Baseball is the ultimate game for statistics, and in the past few years statistics have multiplied faster than a warren of rabbits. Launch angles, exit velocity and spin rates are only a few of the new statistics. Some statistics such as framing and DWAR are somewhat subjective and not yet a perfect means of measurement. So many fans use stats literally in the respect that your stats say what you are. That can be true, but I am of the opinion that it is more frequently false. As contradictory as it sounds, statistical analysis is part of the reason it is false.
What precipitated this post is some fans are excited to see Joe “Machine Gun” Kelly become a Dodger, while others feel like his stats only warrant a yawn. Joe Kelly has always had a very powerful gun – it’s like a machine. His career has somewhat paralleled Nathan Eovaldi in that he has always thrown 100+ MPH but has never been a big strikeout pitcher. He has also had a high walk rate per 9 innings. Kelley has averaged 3.7 BB/9 while Eovaldi was about the same… until he wasn’t.
Kelly reminds me of another pitcher that almost everyone said was a waste of a roster spot and ridiculed (YES, RIDICULED) Andrew Friedman for acquiring him. There were only two fans that I know of who supported this pitcher: AC, who called it a great pickup, and me (my attitude was “wait and see,” not actually support). This guy threw 100+ MPH but, but look at his walks per 9 innings: 7.1, 4.7, 5.7, 4.1, 3.5, 3.0, 3.0, 4.9… but suddenly he dropped to 1.9, 1.7, 1.9. To this date his walks per 9 innings is still 3.9. He is Brandon Morrow, and he is a classic case of how analytics helps players improve.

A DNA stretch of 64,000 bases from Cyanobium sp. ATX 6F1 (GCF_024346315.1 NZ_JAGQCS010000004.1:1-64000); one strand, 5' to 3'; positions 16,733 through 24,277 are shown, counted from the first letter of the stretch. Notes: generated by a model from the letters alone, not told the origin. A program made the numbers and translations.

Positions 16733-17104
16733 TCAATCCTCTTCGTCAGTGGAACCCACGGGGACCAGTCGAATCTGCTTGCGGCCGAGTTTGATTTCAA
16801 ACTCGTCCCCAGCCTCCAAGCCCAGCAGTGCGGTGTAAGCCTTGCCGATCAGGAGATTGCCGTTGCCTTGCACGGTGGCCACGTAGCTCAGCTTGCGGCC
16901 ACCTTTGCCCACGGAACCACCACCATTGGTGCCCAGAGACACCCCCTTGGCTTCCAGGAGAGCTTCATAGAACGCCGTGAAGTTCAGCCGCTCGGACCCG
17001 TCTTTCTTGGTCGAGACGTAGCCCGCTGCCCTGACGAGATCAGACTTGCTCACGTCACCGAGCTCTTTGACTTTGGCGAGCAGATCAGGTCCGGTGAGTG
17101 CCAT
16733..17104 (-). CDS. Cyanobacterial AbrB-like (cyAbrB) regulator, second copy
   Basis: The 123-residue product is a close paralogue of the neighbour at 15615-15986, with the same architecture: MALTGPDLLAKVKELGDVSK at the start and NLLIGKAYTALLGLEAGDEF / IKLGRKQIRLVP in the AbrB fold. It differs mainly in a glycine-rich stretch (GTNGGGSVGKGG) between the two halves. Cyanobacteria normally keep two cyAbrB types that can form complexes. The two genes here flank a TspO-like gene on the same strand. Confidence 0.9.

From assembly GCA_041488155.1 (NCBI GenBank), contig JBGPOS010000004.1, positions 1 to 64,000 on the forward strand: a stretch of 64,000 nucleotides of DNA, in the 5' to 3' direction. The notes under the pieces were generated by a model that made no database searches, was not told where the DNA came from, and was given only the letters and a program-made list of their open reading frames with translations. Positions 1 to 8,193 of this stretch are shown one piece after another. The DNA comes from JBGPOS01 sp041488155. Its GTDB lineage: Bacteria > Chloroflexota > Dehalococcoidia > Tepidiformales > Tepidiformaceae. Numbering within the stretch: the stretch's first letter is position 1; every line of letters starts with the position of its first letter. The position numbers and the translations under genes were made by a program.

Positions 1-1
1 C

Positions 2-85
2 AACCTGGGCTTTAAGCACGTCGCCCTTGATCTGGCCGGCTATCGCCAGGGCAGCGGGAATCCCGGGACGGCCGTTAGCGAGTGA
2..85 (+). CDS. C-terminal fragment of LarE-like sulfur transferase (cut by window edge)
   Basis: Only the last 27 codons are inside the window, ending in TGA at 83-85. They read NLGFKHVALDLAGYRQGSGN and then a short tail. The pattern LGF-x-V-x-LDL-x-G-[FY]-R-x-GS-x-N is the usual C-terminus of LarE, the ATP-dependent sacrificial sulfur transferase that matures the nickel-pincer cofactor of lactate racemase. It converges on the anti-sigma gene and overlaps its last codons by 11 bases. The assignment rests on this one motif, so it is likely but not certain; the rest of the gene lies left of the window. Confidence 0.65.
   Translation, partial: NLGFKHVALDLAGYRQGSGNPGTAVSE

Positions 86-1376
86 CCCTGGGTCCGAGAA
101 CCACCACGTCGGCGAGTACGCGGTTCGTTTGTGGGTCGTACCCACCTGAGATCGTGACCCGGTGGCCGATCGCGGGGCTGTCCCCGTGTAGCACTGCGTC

Brandon Morrow focused on what worked and discarded what didn’t and became a dominant set-up man. He was on his way to becoming that guy, even before he came to the Dodgers. He is still that guy, if he can stay healthy. Joe Kelly has ben durable, but never knew if he was a starter or reliever… until 2017. It was then that he accepted being sentenced to the pen for life.
Let’s look at Kelly’s Game Log Highlights Last Season:
- In March, April and May, he gave up 5 runs in 25 games (4 in the very first game and 1 in game #16).
- He had a 1.73 ERA on May 30th
- June 1st, he gave up 3 ER and another one on the 2nd. He had three more outings in June where he gave up 2, 1 and 1 runs.
- His ERA was 3.38 at the end of June.
- In July he had 2 games where he gave up 3 runs and 1 game where he gave up two runs.
- At the end of July, his ERA was 4.47.
- He gave up 2 ER in August and his ERA was 3.79
- Boston clinched early and it was garbage time in September where he gave up 8 ER and ended with a 4.39 ERA.
- If you take away 4 bad outings, he would have had an ERA of about 2.75.
The naysayers will say “but he didn’t.” That’s where you analyze and see what he did different and see if you can fix it. In the playoffs he pitched 11.1 Innings, allowed 1 ER and walked ZERO. We know he can do it, because we have seen him do it. He just needs to harness his talent consistently. I’m betting that the Dodger Brass and Coaches believe they can help him reach that potential. Analytics of repeating his delivery and release points may hold the solution to his inconsistency.
CT3 & Barnes
Many Dodger fans are also down on Austin Barnes and Chris Taylor. Both had very good seasons in 2017 followed by down seasons or horrid seasons in 2018 and many fans attitude is “what have you done for me lately?” For the record, I believe that Austin Barnes will rebound and have a good season in 2019. He is not a workhorse, so don’t expect more than 375 AB’s, which means he needs a platoon partner. I have also been a vocal in supporter of Chris Taylor.